Na2CO3 → Na2O + CO2

Decomposition reactions refer to a type of chemical reaction where a single compound breaks down into two or more simpler substances. There are three main types of decomposition reactions:

  • Thermal decomposition,
  • Electrolytic decomposition, and
  • Photolytic decomposition.

Thermolysis: a chemical reaction that involves the breakdown of a substance due to the application of heat.
Electrolysis: decomposition of matter caused by electricity.
Photolysis: chemical process in which a substance is broken down into smaller components as a result of exposure to light.

Displacement Reactions

Displacement reactions refer to chemical reactions in which an atom or ion in a compound is replaced by another atom or ion. A displacement reaction involves the substitution of an ion or atom within a compound with an ion or atom of a different element.

The chemical reaction can be represented as follows:

X + YZ → XZ + Y

Displacement reactions can be classified into two distinct categories. The phenomenon of metal displacement and non-metal displacement is a topic of interest in the field of chemistry.

Displacement reactions refer to chemical reactions in which an element or group of elements in a compound is replaced by another element or group of elements.

Single displacement reaction, also referred to as a single replacement reaction, is a form of oxidation-reduction chemical reaction. In this reaction, an ion or element is displaced from a molecule, resulting in the replacement of one element in a compound with another.
Double displacement reactions involve the transfer of a portion of two ionic compounds, leading to the creation of two novel components. The aforementioned is indicative of a double displacement reaction. Double displacement processes occur in aqueous solutions as ions undergo precipitation and exchange of ions.

Displacement reactions can be classified into two distinct categories, namely metal displacement and non-metal displacement.

Metal Displacement: A metal is typically replaced by another metal in metal displacement reactions. In the metallurgical process, metal displacement processes are employed to separate pure metals from their ores.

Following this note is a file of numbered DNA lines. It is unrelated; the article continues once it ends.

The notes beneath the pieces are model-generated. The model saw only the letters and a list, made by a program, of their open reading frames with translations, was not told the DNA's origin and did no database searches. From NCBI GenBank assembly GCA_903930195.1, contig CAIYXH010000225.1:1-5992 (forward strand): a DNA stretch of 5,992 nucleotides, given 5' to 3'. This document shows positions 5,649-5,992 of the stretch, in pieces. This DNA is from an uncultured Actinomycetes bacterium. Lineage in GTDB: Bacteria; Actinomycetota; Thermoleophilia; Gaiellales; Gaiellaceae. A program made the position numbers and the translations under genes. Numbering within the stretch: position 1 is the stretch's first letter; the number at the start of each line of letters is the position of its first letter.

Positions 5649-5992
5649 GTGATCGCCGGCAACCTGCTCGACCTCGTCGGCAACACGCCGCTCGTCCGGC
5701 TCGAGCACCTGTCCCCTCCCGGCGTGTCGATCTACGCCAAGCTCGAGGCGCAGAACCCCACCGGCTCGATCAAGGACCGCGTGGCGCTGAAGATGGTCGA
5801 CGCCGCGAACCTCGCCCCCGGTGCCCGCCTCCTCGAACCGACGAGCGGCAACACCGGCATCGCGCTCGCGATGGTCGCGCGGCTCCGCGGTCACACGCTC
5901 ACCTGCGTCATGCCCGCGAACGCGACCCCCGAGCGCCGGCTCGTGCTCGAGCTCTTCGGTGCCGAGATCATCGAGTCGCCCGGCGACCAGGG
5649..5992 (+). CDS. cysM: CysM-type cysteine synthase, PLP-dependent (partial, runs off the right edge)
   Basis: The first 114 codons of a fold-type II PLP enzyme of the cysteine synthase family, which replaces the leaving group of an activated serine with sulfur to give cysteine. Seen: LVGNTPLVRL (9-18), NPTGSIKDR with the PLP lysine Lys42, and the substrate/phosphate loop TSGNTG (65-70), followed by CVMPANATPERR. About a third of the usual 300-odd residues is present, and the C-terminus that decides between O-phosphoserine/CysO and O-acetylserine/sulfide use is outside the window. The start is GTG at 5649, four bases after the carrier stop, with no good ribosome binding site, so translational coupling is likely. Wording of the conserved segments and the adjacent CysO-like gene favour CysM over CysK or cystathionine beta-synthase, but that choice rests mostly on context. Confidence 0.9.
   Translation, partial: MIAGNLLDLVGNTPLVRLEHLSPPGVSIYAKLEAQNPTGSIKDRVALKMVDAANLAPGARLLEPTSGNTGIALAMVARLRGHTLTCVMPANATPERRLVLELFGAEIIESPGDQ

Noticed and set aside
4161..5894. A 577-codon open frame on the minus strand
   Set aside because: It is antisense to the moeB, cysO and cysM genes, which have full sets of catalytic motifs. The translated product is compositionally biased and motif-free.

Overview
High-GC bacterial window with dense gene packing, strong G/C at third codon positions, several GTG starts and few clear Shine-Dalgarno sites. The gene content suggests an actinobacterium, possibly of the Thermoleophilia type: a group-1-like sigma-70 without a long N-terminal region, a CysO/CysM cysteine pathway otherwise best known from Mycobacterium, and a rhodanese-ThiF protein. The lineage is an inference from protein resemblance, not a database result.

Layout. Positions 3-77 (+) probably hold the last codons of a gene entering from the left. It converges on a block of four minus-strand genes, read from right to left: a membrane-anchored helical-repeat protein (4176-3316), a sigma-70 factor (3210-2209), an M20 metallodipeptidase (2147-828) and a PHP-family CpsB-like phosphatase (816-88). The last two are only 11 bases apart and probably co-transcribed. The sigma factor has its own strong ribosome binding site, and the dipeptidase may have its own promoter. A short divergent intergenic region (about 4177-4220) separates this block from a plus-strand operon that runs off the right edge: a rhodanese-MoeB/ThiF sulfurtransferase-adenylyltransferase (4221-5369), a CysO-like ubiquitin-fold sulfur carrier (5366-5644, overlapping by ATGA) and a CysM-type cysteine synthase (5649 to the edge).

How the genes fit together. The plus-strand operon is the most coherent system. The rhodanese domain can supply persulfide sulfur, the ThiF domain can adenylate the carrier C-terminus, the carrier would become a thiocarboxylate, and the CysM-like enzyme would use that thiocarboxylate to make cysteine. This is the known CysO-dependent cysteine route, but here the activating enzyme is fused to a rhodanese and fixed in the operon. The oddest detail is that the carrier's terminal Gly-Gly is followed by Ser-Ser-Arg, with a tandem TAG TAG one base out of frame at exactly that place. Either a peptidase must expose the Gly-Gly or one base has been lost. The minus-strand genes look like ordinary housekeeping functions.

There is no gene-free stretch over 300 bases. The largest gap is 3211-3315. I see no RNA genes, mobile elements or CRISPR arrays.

CuSO4+Zn → Cu+ZnSO4

Non-Metal Displacement: Hydrogen H2 or occasionally oxygen O2 is utilized to replace metal in non-metal displacement reactions.

Disproportionation Reactions

Disproportionation reactions refer to chemical reactions wherein one single reactant undergoes both oxidation and reduction. One real-world example of such a process is the reaction that occurs when hydrogen peroxide is applied to a wound. Since hydrogen peroxide breaks down to create oxygen and water, this may initially appear to be a straightforward breakdown reaction.

The other example of disproportion reaction is:

P4 + 3NaOH + 3H2O → 3NaH2PO2 + PH3

Redox Reaction Examples in Daily Life

  • Cellular respiration, which serves as the primary source of energy in human organisms, involves a sequence of oxidation-reduction reactions. The process by which the energy from the food we ingest is converted is exclusively through redox reactions.
  • Combustion is a real-life example of a redox reaction. The process of burning organic material and fossil fuels involves redox reactions. During combustion, the carbon and hydrogen in the compound react with oxygen from the atmosphere to form new compounds. Combustion is a chemical reaction where a substance is burned in the presence of oxygen from the atmosphere. During this process, the oxygen is consumed while the substance being burned undergoes oxidation.
  • Corrosion is a common occurrence that involves redox reactions. When water comes into contact with metal, such as an iron door, some of the oxygen atoms in the water react with the metal and cause the production of hydrogen ions. This process is called oxidation. Hydrogen ions combine with oxygen to produce water, and this process repeats itself.
  • Photosynthesis occurs in the leaves of plants. During the process of photosynthesis, carbon dioxide and water react with sunlight to produce oxygen and glucose. During photosynthesis, glucose is produced and used by plants to fuel their metabolic reactions. During photosynthesis, the process of oxidation occurs in water, while the process of reduction occurs in carbon dioxide.